How can I make headshots look more interesting?


Q. I find it hard to do more than one or two poses when taking headshots, and not make them look like passport photos. Can you help?

J.G. Barcelona, Spain

A. I am often asked to take some simple headshots for people for their profiles, business cards, website, etc. You don’t have to stand some one up or sit them on a chair and just photograph their head… it’s better to think about their body position first, because getting that right, can create a much more flattering head shot. Here’s a few tips to help you:

5 ways to create more interesting headshots

1. Sitting on the floor, sideways on

Position your subject sitting on the floor facing to the side (imagine a clock in front of you, and her legs would be pointing to 4), and then ask her to turn her head back to you. This often results in a very flattering shot, particularly if the subject has a fatter face (not a problem here, but a rounder, fatter face will always look slimmer if you turn the face sideways, rather than shooting straight on).

Once she is in this position, you can then zoom in for the head shot, or take a series of shots which she can use as they are, or crop in for profile shots.


Turn her head different ways until you see the look you want to achieve. Some people look good from lots of different angles, others look better at just one angle – experiment and see.

2. Body completely turned to the side

Imagine her legs are now at 3 o’clock. Her body is facing sideways, but then I ask her to turn her head back to me, resulting in an unusual composition that really works. This is a great way to show off her beautiful long hair.

This is a useful tip also for photographing people with bigger arms (again not necessary here) but if someone is larger, cropping part of them off, gives you the illusion of slimming down the body/arm/leg or whatever you are cropping.


Turning the body completely to the side creates an unusual headshot which is really successful.

3. Facing straight on

This can look good with the right person, but not so good with others – again, experiment and see what your subject looks like. Here, she is facing straight on to me and I’ve asked her to lean on her knees and fold her arms, or rest on her hands. NOTE: If your subject does not have toned arms, it’s essential to use sleeves, or she is unlikely to like the shot. I usually ask people to relax their shoulders before taking the shot, as people naturally tend to scrunch up their shoulders when they are nervous about being photographed.


Some of the above shots are taken on an angle, as you can see by the lines in the floor behind her.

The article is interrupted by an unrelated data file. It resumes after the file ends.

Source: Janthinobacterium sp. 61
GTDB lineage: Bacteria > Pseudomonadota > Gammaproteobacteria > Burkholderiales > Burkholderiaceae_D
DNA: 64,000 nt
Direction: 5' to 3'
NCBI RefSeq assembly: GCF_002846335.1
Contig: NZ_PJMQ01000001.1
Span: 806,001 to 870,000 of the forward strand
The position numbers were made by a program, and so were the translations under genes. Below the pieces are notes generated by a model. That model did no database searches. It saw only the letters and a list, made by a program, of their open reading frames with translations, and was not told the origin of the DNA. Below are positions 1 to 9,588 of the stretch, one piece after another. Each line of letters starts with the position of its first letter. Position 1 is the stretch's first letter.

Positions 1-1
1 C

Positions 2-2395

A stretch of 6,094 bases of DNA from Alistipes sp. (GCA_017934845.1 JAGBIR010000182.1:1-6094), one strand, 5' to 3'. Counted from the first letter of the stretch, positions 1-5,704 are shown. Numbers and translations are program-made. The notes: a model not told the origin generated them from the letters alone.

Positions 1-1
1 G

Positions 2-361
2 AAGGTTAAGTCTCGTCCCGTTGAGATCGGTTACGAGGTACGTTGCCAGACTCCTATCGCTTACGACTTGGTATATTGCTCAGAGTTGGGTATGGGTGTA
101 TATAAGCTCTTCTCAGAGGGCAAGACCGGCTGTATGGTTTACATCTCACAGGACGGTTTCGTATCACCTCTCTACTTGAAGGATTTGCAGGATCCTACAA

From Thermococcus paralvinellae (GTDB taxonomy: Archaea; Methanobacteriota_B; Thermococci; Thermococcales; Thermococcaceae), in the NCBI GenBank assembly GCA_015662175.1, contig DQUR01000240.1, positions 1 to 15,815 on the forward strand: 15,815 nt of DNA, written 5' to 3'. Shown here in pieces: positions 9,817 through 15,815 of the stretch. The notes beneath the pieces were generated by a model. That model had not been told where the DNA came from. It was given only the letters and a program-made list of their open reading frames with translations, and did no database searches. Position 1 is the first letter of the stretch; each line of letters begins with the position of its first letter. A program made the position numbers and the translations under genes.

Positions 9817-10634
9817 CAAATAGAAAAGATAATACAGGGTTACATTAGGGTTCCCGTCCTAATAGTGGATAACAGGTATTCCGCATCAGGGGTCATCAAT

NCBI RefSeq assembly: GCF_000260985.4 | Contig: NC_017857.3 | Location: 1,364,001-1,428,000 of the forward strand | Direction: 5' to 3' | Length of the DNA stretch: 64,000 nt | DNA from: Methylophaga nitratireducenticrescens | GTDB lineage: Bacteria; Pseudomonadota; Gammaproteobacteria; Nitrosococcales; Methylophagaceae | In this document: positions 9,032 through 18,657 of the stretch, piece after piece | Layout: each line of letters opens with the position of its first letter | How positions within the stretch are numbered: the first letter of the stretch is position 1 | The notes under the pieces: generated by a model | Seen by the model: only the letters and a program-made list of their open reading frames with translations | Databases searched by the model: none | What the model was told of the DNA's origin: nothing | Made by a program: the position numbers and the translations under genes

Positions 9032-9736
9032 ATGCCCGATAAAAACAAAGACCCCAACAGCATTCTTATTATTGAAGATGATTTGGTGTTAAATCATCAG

4. Lying on the floor – sideways

Most people would not expect to lie on the floor for a headshot! But it can be really flattering. I love shooting down on people, because it makes their eyes look bigger and it’s a great technique for slimming the jaw. Most people taking selfies on phones have now worked this out!

As you can see from the centre top shot, she is lying across the floor at an angle, I then zoom in and take different shots to get a variety of head shots.


Lying on the floor is a great position for headshots – she is comfortable and you can shoot from above which makes her eyes look bigger.

5. Lying on the floor – straight on

Still in the same position as above, I have now moved around her to be able to photograph her straight on. The first shot below is completely straight on to me, which works with the very direct expression on her face. I then moved slightly to photograph her almost straight on, but very slightly sideways, as I felt it was softer. Both work well, depending on the expression on her face. I prefer the slightly sideways on position if I’m looking for a softer face shot, and for the more direct strong look, I prefer her facing directly towards me. Again, it’s all an experiment – I just move around and see what I think looks best!


Always ask her to lift herself up, and “sit up straight” even though she is lying down, it will make a big difference to the shot. Slumping doesn’t look great! Ask her to lift her shoulders, and then relax them – sounds weird, but it works!

The key thing with headshots is to remember how important the body position is, even though you only want to photograph her head and shoulders. Position your subject, and then walk around her, to see which angle she look best from. Try turning her head different ways and you should see when the shot looks good.


Hope this helps,
Annabel x

Many thanks to the gorgeous Melinda Jacobs for letting me use these shots of her to illustrate this blog.